The steward was a rascal. He was a slave, but he was nonetheless in charge of the running of his master’s estate. In Palestine there were many absentee landlords. The master may well have been one of these, and his business may well have been entrusted to his steward’s hands. The steward had followed a career of embezzlement.
The debtors were also rascals. No doubt what they owed was rent. Rent was often paid to a landlord, not in money, but in kind. It was often an agreed proportion of the produce of the part of the estate which had been rented. The steward knew that he had lost his job. He, therefore, had a brilliant idea. He falsified the entries in the books so that the debtors were debited with far less than they owed. This would have two effects. First, the debtors would be grateful to him; and second, and much more effective, he had involved the debtors in his own misdemeanours, and, if the worst came to the worst, he was now in a strong position to exercise a little judicious blackmail!
The master himself was something of a rascal, for, instead of being shocked at the whole proceeding, he appreciated the shrewd brain behind it and actually praised the steward for what he had done.
The difficulty of the parable is clearly seen from the fact that Luke attaches no fewer than four different lessons to it.
(i) In Lk 16:8 the lesson is that the sons of this world are wiser in their generation than the sons of light. That means that, if only the Christian was as eager and ingenious in his attempt to attain goodness as the man of the world is in his attempt to attain money and comfort, he would be a much better man. If only men would give as much attention to the things which concern their souls as they do to the things which concern their business, they would be much better men. Over and over again a man will expend twenty times the amount of time and money and effort on his pleasure, his hobby, his garden, his sport as he does on his church. Our Christianity will begin to be real and effective only when we spend as much time and effort on it as we do on our worldly activities.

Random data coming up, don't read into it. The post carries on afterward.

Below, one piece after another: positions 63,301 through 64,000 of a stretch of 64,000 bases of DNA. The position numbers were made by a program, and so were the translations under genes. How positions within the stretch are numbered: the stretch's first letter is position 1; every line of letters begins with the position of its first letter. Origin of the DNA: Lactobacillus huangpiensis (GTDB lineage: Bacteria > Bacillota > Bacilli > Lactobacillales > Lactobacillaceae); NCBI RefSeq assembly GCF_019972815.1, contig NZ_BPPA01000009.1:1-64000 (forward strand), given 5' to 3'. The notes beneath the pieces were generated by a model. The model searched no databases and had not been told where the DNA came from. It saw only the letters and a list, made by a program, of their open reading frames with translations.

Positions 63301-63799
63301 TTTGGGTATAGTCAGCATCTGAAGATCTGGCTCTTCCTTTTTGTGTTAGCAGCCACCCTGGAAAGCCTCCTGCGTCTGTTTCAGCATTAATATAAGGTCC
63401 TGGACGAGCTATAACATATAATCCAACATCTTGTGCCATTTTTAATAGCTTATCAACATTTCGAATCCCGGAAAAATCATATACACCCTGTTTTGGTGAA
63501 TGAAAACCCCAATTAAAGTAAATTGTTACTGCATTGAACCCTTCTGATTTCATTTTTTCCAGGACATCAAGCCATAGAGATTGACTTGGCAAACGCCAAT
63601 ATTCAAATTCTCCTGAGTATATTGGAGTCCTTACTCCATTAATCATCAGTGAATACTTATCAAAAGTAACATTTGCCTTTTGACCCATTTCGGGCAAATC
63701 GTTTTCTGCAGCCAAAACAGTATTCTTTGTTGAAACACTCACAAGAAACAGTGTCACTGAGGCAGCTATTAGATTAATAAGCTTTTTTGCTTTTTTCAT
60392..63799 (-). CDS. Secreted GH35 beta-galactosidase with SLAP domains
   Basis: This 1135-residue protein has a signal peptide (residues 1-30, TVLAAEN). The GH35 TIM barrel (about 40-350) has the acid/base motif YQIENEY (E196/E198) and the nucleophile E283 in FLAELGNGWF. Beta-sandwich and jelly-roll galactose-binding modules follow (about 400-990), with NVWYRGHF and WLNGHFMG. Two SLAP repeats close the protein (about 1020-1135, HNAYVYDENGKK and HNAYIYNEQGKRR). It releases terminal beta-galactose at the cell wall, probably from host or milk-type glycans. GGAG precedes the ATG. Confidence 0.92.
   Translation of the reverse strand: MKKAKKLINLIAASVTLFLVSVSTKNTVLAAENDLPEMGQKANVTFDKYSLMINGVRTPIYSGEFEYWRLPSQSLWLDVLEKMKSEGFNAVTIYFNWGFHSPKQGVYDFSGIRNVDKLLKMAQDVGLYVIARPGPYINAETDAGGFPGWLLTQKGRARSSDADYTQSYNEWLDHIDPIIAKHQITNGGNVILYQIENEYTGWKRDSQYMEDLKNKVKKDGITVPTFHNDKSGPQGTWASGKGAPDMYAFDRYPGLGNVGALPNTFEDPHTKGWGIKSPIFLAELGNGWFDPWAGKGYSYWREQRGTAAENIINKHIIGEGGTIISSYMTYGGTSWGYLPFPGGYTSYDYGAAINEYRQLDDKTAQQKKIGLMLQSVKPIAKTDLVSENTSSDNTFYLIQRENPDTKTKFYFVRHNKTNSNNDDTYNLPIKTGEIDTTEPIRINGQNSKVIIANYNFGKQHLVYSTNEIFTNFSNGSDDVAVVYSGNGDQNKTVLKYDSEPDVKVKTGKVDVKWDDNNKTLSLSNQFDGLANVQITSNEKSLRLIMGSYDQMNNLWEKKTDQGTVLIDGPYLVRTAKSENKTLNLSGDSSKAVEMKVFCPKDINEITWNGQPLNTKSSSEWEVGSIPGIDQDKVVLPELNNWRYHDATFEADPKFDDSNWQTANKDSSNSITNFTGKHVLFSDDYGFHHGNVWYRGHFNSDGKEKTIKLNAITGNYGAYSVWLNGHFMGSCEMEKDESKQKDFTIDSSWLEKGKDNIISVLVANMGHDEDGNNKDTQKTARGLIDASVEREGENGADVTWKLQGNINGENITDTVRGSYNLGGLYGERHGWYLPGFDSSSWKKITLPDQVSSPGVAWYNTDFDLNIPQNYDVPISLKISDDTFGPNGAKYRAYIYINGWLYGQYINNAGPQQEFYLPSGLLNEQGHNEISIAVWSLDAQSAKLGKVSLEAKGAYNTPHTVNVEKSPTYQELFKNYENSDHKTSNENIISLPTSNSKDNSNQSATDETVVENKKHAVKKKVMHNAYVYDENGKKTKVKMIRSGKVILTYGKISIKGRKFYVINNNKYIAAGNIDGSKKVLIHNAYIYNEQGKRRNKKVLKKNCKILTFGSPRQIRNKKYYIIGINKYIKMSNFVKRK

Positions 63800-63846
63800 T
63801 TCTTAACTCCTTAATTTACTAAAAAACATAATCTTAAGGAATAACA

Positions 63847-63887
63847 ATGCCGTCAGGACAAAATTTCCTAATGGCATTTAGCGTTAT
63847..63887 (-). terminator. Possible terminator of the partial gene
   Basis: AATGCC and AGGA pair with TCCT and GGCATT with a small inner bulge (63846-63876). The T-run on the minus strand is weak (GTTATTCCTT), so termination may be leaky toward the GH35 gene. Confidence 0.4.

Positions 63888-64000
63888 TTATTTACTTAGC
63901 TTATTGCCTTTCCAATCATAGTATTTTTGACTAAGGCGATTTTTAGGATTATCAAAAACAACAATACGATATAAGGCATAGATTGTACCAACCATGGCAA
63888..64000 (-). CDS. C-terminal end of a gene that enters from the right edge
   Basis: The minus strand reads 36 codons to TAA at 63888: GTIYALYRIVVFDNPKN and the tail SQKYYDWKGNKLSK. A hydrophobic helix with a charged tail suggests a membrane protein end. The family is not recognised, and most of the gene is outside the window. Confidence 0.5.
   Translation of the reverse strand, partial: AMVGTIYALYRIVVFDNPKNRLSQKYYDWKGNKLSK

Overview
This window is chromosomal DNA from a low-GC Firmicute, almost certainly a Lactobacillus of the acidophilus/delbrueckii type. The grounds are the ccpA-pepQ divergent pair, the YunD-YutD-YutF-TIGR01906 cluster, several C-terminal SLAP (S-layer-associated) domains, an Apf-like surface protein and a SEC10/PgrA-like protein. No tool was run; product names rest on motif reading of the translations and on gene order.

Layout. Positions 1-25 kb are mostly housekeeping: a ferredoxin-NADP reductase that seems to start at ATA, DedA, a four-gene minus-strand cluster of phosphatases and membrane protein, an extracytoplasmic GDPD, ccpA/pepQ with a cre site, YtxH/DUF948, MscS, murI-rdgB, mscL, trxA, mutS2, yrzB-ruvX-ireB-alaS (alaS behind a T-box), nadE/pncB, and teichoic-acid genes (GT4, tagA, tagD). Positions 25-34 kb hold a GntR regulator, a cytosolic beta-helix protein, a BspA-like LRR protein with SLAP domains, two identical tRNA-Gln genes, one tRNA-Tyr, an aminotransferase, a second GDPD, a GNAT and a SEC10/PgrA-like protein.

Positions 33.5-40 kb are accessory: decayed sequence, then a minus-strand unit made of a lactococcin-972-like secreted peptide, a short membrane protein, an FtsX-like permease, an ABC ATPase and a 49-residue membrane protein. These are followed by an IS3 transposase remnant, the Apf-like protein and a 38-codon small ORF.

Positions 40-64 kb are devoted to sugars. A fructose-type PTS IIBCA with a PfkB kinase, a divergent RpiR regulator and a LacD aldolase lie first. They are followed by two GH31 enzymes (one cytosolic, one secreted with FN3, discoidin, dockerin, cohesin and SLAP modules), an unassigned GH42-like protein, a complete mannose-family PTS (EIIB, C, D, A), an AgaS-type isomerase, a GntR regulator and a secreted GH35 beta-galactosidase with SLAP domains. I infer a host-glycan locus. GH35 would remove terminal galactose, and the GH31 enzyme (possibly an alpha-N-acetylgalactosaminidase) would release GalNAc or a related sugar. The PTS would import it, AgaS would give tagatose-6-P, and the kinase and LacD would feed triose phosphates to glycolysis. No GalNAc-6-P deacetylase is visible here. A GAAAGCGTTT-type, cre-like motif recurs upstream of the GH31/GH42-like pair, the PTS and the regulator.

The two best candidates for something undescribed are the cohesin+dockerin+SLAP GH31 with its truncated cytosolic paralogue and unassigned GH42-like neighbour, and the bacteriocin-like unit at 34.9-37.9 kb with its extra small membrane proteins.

(ii) In Lk 16:9 the lesson is that material possessions should be used to cement the friendships wherein the real and permanent value of life lies. That could be done in two ways.
(a) It could be done as it affects eternity. The Rabbis had a saying, “The rich help the poor in this world, but the poor help the rich in the world to come.” Ambrose, commenting on the rich fool who built bigger barns to store his goods, said, “The bosoms of the poor, the houses of widows, the mouths of children are the barns which last forever.” It was a Jewish belief that charity given to poor people would stand to a man’s credit in the world to come. A man’s true wealth would consist not in what he kept, but in what he gave away.
(b) It could be done as it affects this world. A man can use his wealth selfishly or he can use it to make life easier, not only for himself, but for his friends and his fellow-men. How many a scholar is forever grateful to a rich man who gave or left money to found bursaries and scholarships which made a university career possible! How many a man is grateful to a better-off friend who saw him through some time of need in the most practical way! Possessions are not in themselves a sin, but they are a great responsibility, and the man who uses them to help his friends has gone far to discharge that responsibility.